Ada Louise Huxtable’s On Architecture: Collected Reflections on a Century of Change, published by Walker & Company, is a hefty new collection of her essays and newspaper columns from the past five decades of criticism. It tells the story of revolutionary upheavals in taste, from the triumph of an austere modernism to an often frivolous postmodernism to the endless variety of choices that exist today. Ada Louise Huxtable has a keen eye for what is valuable and enduring, silly, or meretricious. This is particularly evident in her columns on New York City, where she came of age fighting preservationist battles, and where she continues to cast a loving but skeptical eye on new development schemes. On Architecture: Collected Reflections on a Century of Change, Walker Publishing Company, Inc., New York, October 2008, 496 pages. On sale now at Urban Center Books, the architecture bookstore of the Municipal Art Society. MAS and Architectural League members are invited to join President Emeritus Kent Barwick and Ada Louise Huxtable for A Conversation: On Architecture next Wednesday, January 21, 2009. Purchase tickets online. This is strictly a members-only event.

PIDGIN 6 Launch Party Next Friday

pidgin magazine coverPIDGIN, a magazine publication of the graduate students of the Princeton School of Architecture (SOA), features the work of students, faculty, staff, & friends providing a “snapshot” of what is going on in the minds and hard-drives at SOA. It is an incubator for emerging ideas and includes papers, photographs, film stills, projects, tips, provocations, critiques, drawings and almost anything that communicates architectural ideas and transports them into the larger world. Next Friday, January 23, a panel featuring Stan Allen, Glen Cummings, Jeffrey Inaba, and founding editor Marc McQuade, will address the role of small architecture publications in the world of architectural design and academia. The first 100 copies of PIDGIN are free! Sponsored by Urban Center Books, the architecture bookstore of the Municipal Art Society. PIDGIN Discussion & Launch Party Friday, January 23, 3009 Discussion 7:00 – 8:00 p.m., Launch Party 8:00 – 9:00 p.m. At the Municipal Art Society, 457 Madison Avenue, New York, NY 10022 MAP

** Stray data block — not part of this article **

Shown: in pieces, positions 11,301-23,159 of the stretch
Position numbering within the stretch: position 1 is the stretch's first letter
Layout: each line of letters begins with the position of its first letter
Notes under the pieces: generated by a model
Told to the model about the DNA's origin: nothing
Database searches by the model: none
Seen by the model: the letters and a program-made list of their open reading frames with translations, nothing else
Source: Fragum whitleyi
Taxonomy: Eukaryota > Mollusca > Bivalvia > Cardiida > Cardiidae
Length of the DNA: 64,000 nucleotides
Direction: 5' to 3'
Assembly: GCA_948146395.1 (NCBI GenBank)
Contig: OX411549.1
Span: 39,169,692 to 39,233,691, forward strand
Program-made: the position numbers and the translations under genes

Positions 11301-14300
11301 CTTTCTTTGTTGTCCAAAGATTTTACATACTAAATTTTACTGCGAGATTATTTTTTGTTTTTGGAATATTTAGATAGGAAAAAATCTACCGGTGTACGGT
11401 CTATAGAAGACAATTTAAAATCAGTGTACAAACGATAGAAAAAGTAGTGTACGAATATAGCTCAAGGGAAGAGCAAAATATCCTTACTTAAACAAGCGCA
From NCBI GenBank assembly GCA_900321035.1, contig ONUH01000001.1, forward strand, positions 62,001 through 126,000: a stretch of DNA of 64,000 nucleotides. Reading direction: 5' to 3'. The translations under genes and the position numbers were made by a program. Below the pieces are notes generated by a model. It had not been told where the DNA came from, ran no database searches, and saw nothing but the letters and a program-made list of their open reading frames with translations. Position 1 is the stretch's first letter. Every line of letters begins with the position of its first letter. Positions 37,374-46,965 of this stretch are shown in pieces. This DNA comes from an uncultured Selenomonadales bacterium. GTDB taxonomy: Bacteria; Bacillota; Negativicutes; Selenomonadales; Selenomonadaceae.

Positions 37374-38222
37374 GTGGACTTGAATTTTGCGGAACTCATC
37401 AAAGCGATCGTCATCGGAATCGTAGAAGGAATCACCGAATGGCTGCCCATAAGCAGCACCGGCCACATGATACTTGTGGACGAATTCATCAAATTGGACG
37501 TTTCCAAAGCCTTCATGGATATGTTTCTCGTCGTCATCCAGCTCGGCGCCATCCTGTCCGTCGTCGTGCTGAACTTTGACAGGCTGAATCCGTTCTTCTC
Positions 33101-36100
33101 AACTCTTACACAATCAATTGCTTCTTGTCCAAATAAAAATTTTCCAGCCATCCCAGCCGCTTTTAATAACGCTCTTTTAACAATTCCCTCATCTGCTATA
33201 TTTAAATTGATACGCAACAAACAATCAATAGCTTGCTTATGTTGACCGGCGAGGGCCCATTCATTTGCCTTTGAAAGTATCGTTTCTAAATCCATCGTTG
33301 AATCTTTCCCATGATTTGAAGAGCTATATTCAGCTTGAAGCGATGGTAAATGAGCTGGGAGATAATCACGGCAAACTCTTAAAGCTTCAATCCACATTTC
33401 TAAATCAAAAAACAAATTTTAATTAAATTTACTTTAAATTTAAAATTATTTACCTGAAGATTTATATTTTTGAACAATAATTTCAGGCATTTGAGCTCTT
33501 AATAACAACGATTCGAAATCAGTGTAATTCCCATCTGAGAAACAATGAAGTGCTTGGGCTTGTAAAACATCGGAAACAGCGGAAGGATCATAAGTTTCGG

Over 150 Attend Meeting in Coney Island; MAS Lays Out Next Steps

Over 150 Coney Island residents and fans attended last night’s ImagineConey meeting, held at Our Lady of Solace Church on Mermaid Avenue. See slideshow below. MAS planning committee members presented the public’s submissions to ImagineConey as well as the results of a charrette held in November. MAS also outlined the critical next steps we believe must be taken for Coney Island: New York City Should Buy the Land for an Amusement Area. At current land values, it is unrealistic to expect private developers to construct amusements in Coney Island. Building on it’s successful effort to purchase a parcel last November, New York City should purchase enough land for a Coney Island Amusement Area of sufficient scale that could then be managed by a private, third-party entity overseeing a mix of large, small and mid-scale operators. Refine Vision for a Viable Coney Island. Building on the strategic plan developed by the city, key stakeholders should develop a specific master plan for Coney Island that incorporates 25 acres of amusements, excluding retail and hotel uses, to support a minimum of 3.4 million visitors annually. The refined vision should include a signature, iconic ride that re-establishes Coney Island as world-class destination and enough rides to support up to 15,000 visitors at any one time. Continue Reading>>